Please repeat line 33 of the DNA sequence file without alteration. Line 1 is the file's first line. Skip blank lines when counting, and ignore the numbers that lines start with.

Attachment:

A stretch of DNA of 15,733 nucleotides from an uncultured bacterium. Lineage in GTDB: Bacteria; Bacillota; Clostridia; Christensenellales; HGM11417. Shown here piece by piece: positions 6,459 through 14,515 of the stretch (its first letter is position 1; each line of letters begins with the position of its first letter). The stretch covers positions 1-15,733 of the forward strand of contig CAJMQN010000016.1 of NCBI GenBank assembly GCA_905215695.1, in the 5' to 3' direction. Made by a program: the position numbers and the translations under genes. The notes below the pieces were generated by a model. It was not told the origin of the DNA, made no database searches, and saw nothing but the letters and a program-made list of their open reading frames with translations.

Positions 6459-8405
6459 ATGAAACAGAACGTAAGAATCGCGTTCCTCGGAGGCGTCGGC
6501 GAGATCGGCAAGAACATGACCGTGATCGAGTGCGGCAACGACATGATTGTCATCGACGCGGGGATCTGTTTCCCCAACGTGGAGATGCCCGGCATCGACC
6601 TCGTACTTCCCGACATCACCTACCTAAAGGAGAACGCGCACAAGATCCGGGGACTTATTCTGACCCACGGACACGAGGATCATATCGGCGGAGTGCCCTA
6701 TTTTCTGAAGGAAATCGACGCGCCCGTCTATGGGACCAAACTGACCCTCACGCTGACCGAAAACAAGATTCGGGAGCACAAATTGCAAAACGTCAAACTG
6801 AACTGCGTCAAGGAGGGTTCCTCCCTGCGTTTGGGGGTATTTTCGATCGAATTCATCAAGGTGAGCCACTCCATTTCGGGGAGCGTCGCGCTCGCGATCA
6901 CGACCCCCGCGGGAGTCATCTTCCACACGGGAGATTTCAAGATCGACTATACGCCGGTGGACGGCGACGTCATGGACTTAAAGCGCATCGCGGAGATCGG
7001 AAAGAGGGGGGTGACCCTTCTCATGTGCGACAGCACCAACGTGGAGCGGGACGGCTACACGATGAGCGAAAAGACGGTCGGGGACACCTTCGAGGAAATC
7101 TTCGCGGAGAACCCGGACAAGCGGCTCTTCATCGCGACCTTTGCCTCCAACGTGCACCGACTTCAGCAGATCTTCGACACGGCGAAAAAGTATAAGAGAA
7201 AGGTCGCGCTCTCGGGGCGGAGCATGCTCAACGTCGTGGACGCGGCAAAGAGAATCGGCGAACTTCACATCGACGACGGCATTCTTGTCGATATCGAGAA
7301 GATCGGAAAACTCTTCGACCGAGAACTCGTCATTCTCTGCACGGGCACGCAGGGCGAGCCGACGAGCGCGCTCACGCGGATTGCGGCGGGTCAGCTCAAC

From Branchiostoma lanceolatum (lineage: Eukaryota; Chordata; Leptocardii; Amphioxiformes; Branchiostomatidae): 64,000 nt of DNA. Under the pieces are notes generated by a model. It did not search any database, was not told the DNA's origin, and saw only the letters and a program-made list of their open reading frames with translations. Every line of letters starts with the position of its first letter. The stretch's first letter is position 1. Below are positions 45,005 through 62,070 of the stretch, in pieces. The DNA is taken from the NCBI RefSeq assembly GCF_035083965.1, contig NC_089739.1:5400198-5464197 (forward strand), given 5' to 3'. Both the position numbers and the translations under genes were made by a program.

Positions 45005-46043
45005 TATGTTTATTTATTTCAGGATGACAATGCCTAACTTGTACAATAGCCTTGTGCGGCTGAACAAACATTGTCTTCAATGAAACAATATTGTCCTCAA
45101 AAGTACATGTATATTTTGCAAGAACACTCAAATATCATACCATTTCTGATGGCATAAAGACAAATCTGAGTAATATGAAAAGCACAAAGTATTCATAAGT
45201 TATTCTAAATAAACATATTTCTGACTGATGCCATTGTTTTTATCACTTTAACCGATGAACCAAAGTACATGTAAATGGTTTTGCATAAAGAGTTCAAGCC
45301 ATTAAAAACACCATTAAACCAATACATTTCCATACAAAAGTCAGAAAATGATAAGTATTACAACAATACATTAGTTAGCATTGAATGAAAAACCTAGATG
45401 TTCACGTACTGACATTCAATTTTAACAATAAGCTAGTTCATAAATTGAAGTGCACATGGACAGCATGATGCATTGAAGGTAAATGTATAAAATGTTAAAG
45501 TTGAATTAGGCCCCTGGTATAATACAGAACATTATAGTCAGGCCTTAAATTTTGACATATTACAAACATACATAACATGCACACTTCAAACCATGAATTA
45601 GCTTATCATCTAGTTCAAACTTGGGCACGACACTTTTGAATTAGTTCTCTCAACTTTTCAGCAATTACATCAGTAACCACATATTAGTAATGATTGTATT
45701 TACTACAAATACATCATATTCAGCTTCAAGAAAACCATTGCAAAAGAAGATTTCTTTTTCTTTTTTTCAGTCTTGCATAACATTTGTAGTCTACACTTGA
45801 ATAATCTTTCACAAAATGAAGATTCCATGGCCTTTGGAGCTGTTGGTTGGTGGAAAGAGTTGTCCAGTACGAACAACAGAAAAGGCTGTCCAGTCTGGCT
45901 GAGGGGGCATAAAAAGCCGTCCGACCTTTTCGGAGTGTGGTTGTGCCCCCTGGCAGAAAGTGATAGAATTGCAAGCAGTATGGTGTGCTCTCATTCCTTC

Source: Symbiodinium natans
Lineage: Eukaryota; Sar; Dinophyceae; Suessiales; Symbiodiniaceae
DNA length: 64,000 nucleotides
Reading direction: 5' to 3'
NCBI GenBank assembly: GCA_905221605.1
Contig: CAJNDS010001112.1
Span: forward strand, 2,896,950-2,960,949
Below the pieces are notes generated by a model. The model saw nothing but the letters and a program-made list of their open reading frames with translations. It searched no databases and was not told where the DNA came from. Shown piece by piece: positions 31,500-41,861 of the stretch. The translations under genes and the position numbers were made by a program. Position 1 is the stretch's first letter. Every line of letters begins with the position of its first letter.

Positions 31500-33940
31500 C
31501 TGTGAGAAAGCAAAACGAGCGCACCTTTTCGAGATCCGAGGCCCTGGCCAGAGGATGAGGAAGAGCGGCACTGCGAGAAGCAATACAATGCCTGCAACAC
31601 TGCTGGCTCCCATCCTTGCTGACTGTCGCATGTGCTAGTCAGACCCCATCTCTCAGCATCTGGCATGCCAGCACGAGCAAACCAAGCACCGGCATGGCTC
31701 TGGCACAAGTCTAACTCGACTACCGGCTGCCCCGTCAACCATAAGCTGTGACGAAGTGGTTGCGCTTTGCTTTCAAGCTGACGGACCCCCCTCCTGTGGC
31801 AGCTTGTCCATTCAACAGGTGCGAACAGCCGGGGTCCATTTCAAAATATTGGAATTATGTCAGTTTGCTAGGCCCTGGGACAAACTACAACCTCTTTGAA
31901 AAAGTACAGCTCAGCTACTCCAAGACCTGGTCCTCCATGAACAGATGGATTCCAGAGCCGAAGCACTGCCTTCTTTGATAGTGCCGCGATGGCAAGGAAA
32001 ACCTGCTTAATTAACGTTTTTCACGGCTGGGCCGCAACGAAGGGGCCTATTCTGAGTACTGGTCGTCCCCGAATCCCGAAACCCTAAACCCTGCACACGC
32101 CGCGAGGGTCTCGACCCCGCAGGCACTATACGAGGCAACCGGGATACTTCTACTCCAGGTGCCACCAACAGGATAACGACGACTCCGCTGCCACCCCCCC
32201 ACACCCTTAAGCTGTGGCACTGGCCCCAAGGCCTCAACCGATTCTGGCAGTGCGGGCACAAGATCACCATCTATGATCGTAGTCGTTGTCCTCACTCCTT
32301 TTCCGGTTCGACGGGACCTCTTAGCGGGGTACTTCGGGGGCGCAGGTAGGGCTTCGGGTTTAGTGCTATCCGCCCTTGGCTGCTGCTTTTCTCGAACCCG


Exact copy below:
Positions 31500-33940